No-fault divorce

Posted over 3 years ago. Applies to Washington, 1 helpful vote



What is a no-fault divorce

It's a divorce where neither party is required to, or allowed to blame the other party for the disintegration of the marriage. There are no accusations and no need to prove marital misconduct or "guilt." The basis for a no-fault divorce is "irreconcilable difference" or "irretrievable breakdown of the marriage." The court will grant the divorce, but will not assign blame. Washington is a no-fault divorce state. The only grounds for divorce is the irretrievable breakdown of the marriage. There is no burden of proof. If the Petitioner states that the marriage is irretrievably broken, the court will grant the divorce, even if objected to by the Respondent.


What does the law provide for no-fault divorce?

No-fault divorce is considered a more humane and realistic way to end a marriage. Parties who are divorcing are usually suffering enough without adding more fuel to the emotional fires by trying to prove who did what to whom. The laws of no-fault divorce recognize that human relationships are complex and that it is difficult to prove that a marriage broke down solely because of what one person did. The Court will only consider the issues and terms of the divorce, not the misconduct or reason for the divorce.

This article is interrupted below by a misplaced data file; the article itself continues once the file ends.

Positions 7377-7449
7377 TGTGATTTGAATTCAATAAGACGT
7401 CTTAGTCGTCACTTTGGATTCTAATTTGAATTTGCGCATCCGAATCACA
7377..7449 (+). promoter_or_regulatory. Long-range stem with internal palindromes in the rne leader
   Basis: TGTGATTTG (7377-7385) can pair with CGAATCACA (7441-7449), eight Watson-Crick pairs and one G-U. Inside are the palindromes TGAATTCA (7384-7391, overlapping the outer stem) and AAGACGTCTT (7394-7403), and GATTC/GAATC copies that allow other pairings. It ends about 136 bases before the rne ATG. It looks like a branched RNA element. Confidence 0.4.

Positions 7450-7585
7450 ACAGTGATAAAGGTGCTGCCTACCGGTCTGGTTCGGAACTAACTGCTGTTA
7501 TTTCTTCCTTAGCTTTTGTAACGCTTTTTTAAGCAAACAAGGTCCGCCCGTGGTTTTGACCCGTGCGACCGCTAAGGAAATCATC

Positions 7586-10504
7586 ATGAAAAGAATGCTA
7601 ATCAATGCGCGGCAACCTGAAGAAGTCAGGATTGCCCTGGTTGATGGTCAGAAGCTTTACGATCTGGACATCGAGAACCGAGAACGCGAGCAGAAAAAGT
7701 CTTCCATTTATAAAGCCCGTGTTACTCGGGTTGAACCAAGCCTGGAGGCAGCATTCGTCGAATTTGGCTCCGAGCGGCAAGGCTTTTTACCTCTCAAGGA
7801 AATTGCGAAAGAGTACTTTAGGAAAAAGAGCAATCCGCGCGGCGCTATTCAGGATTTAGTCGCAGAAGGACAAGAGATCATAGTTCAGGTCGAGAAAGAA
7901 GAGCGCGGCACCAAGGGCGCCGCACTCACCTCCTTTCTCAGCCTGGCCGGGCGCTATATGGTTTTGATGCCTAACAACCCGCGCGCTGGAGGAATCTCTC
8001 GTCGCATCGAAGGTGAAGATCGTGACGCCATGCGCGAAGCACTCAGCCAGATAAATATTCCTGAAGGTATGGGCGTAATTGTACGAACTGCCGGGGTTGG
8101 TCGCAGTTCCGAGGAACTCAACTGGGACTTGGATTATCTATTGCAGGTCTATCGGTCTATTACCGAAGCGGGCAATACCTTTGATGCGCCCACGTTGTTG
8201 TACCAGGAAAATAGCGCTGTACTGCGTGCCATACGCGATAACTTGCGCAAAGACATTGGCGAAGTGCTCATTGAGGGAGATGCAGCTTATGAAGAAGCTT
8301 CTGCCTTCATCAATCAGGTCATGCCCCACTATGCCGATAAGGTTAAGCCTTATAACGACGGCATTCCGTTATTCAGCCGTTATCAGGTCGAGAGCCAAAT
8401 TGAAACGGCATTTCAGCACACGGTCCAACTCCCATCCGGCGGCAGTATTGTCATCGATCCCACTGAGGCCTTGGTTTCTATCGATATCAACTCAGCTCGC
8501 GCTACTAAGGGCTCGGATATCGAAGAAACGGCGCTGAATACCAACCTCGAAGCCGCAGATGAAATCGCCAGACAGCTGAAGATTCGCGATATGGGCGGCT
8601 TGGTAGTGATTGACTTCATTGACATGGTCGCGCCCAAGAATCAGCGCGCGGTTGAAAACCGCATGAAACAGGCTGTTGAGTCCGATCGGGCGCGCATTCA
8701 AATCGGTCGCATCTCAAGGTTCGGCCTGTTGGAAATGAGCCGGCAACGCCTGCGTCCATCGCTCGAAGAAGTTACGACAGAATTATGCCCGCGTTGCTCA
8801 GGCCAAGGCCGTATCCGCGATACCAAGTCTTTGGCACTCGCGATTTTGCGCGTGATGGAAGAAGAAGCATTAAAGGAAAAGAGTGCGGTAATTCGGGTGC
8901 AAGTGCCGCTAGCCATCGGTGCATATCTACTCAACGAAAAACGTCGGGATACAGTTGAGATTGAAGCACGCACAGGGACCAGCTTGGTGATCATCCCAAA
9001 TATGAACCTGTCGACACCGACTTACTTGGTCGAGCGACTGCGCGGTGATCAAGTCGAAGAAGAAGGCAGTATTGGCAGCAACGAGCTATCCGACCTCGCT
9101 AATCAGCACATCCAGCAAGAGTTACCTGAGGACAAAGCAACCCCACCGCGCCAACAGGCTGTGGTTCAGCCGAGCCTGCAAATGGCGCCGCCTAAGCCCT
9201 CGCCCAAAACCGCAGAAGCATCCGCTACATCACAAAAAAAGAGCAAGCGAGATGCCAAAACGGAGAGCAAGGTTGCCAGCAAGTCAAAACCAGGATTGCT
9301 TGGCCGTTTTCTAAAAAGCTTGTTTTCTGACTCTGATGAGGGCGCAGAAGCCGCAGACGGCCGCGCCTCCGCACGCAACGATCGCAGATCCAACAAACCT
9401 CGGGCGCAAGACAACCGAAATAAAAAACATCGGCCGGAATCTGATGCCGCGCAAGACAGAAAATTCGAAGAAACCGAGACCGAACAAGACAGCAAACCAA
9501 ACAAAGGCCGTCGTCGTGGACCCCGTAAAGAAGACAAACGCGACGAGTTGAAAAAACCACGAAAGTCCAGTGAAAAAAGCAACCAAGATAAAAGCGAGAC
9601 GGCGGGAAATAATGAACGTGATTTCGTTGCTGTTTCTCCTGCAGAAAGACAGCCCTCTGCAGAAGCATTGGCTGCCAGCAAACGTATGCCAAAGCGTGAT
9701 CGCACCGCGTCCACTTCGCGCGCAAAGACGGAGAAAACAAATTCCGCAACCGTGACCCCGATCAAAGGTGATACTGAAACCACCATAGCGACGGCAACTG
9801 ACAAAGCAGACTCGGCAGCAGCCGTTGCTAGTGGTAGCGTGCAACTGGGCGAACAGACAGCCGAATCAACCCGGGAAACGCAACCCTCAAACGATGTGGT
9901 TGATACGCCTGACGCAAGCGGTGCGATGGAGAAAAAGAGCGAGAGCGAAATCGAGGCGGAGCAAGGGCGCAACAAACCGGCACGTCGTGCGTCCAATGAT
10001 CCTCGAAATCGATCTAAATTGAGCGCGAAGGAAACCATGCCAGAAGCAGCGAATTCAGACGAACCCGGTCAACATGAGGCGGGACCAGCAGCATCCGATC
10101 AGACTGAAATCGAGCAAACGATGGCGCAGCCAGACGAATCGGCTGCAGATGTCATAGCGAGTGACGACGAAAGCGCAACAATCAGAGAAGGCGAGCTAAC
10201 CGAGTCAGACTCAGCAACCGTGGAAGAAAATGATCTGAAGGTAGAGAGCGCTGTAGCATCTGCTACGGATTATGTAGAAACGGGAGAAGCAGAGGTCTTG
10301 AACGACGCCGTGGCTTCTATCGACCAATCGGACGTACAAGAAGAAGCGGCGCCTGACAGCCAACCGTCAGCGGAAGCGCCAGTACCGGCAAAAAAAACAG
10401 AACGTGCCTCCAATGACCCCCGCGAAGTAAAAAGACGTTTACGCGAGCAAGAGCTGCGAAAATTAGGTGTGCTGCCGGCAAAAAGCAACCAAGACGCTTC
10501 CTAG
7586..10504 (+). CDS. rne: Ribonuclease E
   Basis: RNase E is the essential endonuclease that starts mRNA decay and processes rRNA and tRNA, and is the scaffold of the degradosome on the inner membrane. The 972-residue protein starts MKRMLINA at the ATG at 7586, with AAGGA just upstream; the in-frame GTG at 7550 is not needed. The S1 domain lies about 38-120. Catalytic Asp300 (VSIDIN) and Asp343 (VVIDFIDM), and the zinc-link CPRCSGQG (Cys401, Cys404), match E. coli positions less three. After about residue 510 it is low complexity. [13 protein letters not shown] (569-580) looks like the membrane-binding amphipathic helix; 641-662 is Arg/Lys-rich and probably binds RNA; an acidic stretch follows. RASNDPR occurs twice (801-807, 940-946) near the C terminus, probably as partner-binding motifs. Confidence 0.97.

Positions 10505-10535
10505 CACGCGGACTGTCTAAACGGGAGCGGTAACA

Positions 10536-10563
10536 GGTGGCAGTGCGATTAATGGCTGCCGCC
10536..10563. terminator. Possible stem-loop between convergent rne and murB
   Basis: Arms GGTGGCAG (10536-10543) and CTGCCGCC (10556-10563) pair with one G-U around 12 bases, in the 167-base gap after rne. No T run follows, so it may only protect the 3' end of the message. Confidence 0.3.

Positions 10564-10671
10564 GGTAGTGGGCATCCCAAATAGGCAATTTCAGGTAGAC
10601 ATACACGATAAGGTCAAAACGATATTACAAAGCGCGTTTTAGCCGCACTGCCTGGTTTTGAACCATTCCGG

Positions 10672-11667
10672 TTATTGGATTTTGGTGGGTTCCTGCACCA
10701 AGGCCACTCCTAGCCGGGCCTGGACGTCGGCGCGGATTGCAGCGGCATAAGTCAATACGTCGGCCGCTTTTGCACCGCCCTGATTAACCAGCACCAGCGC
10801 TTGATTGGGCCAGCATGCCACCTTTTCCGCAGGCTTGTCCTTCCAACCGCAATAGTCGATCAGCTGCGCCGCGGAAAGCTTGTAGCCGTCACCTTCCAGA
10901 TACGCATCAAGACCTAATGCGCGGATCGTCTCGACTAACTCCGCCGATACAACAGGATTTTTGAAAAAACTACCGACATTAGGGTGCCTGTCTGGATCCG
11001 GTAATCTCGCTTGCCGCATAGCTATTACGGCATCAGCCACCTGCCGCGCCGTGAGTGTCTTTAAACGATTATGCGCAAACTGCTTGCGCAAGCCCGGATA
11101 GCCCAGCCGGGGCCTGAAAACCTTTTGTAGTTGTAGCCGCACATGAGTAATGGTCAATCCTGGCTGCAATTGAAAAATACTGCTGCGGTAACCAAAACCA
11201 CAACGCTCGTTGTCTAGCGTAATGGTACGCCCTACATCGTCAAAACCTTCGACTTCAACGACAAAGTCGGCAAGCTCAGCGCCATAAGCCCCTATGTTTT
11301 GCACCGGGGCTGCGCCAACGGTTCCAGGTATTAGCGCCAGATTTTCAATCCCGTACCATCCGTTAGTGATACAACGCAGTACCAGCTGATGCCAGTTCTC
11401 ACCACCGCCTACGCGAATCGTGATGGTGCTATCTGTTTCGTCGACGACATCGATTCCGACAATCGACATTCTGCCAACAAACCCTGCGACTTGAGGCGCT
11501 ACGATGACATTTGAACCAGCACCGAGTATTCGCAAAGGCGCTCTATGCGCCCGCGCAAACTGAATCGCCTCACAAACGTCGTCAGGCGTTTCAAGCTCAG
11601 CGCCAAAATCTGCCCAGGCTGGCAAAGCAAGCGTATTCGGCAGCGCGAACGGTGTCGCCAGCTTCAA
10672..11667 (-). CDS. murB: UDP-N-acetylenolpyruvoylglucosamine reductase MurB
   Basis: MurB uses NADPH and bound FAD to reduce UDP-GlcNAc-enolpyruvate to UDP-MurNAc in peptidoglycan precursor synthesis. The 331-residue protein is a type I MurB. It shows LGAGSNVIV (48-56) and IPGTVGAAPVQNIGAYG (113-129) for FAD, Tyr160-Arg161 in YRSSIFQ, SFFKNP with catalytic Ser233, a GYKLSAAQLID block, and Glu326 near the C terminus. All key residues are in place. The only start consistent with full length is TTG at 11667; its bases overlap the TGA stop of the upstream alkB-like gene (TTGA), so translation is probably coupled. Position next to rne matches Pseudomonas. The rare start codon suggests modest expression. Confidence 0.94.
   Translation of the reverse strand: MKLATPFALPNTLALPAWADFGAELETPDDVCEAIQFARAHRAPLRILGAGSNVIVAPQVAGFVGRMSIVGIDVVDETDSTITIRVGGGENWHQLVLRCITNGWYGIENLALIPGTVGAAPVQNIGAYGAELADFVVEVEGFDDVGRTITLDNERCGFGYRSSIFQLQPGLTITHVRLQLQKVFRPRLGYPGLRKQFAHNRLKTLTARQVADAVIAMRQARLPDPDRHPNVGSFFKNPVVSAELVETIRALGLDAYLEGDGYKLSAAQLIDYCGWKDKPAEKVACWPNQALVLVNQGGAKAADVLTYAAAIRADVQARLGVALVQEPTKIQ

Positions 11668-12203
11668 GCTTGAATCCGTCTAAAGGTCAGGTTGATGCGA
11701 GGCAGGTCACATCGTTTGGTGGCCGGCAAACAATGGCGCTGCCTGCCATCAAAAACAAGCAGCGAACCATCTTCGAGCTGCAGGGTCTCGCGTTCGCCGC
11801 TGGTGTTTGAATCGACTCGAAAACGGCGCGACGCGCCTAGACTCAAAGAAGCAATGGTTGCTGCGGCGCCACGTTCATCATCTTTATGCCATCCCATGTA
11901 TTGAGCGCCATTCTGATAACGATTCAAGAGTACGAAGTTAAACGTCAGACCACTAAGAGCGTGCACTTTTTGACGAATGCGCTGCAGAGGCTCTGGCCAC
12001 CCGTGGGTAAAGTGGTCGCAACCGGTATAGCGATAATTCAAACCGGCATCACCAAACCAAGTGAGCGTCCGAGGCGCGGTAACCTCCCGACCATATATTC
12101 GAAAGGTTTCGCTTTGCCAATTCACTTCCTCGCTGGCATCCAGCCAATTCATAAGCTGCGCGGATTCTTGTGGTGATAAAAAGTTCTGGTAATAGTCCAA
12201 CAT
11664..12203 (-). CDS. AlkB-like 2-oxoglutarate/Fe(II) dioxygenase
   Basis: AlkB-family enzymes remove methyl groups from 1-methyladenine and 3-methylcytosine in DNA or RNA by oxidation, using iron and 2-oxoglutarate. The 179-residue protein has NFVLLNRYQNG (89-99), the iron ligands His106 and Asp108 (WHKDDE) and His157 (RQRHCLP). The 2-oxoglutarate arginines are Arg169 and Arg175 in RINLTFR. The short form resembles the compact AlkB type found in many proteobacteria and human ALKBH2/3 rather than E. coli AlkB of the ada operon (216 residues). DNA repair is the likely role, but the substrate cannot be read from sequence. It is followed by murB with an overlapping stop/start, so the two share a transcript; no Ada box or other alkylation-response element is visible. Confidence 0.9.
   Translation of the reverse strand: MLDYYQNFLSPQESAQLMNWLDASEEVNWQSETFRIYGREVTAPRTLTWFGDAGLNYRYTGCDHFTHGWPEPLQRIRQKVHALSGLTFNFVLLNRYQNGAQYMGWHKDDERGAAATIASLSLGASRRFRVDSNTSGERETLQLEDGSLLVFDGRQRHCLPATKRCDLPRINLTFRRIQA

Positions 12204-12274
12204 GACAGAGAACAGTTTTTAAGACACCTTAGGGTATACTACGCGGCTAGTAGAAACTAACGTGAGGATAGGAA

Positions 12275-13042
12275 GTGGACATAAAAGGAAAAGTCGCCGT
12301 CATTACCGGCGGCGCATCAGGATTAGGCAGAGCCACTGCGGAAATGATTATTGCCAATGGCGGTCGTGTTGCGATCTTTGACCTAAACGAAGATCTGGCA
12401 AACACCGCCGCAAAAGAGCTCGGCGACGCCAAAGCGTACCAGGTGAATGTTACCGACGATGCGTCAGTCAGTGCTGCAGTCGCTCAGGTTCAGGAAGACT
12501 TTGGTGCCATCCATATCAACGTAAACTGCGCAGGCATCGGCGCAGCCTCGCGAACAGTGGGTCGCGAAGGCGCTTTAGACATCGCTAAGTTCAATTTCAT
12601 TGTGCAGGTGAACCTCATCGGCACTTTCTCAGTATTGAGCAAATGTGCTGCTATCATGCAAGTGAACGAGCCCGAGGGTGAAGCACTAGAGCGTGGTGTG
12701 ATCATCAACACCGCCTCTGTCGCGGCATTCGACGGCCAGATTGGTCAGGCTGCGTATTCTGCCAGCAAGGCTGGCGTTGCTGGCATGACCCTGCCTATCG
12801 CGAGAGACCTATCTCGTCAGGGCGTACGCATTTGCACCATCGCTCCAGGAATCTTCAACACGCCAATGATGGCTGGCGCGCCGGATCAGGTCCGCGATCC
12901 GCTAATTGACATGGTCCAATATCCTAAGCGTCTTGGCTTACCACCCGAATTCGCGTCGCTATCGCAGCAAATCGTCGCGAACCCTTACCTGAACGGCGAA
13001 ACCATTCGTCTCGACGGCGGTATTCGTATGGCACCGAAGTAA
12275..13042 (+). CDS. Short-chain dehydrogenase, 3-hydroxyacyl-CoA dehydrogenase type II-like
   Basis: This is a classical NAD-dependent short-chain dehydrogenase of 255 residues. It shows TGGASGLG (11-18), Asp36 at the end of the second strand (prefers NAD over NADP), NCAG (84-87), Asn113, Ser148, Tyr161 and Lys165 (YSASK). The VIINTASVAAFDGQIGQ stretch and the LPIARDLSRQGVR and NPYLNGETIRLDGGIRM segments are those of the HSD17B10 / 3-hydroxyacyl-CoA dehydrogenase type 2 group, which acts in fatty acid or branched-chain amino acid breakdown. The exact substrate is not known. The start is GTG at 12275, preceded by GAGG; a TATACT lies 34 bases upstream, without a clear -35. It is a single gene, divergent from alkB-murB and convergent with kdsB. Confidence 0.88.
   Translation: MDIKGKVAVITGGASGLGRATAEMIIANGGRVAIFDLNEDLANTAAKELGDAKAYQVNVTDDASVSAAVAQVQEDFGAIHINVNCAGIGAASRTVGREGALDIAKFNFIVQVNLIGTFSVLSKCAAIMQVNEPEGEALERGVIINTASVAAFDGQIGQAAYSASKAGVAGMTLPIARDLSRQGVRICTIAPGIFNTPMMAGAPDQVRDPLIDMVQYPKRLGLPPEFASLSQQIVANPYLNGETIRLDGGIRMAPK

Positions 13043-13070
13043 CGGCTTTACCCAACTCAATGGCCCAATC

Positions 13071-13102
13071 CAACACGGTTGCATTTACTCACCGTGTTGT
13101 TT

Additional Resources

Berner Law Group, PLLC

Rate this guide

Related Topics


Divorce is the process of formally ending a marriage. Divorces may be jointly agreed upon, resolved by negotiation, or decided in court.

No-fault divorce

A no-fault divorce is one in which all that is needed to end the marriage is a claim, by either spouse, that the marriage has broken down.

Can't find what you're looking for? Ask a Lawyer

Get free answers from experienced attorneys.


Ask now

33,727 answers this week

3,648 attorneys answering